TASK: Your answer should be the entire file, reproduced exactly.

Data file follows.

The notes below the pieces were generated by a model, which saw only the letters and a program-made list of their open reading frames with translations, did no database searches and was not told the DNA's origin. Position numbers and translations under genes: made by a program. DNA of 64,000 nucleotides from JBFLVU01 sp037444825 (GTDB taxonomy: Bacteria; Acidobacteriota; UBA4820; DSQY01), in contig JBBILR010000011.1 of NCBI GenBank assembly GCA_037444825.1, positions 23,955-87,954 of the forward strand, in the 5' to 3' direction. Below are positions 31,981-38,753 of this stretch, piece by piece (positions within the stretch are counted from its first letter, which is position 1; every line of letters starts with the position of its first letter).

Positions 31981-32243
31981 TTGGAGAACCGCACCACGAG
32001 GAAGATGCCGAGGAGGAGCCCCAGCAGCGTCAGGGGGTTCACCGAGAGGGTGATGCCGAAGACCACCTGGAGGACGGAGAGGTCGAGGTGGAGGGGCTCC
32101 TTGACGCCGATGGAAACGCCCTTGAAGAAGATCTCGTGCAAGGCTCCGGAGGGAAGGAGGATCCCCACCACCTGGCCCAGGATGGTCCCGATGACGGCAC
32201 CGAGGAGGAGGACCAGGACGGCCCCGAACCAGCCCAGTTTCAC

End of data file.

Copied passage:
The notes below the pieces were generated by a model, which saw only the letters and a program-made list of their open reading frames with translations, did no database searches and was not told the DNA's origin. Position numbers and translations under genes: made by a program. DNA of 64,000 nucleotides from JBFLVU01 sp037444825 (GTDB taxonomy: Bacteria; Acidobacteriota; UBA4820; DSQY01), in contig JBBILR010000011.1 of NCBI GenBank assembly GCA_037444825.1, positions 23,955-87,954 of the forward strand, in the 5' to 3' direction. Below are positions 31,981-38,753 of this stretch, piece by piece (positions within the stretch are counted from its first letter, which is position 1; every line of letters starts with the position of its first letter).

Positions 31981-32243
31981 TTGGAGAACCGCACCACGAG
32001 GAAGATGCCGAGGAGGAGCCCCAGCAGCGTCAGGGGGTTCACCGAGAGGGTGATGCCGAAGACCACCTGGAGGACGGAGAGGTCGAGGTGGAGGGGCTCC
32101 TTGACGCCGATGGAAACGCCCTTGAAGAAGATCTCGTGCAAGGCTCCGGAGGGAAGGAGGATCCCCACCACCTGGCCCAGGATGGTCCCGATGACGGCAC
32201 CGAGGAGGAGGACCAGGACGGCCCCGAACCAGCCCAGTTTCAC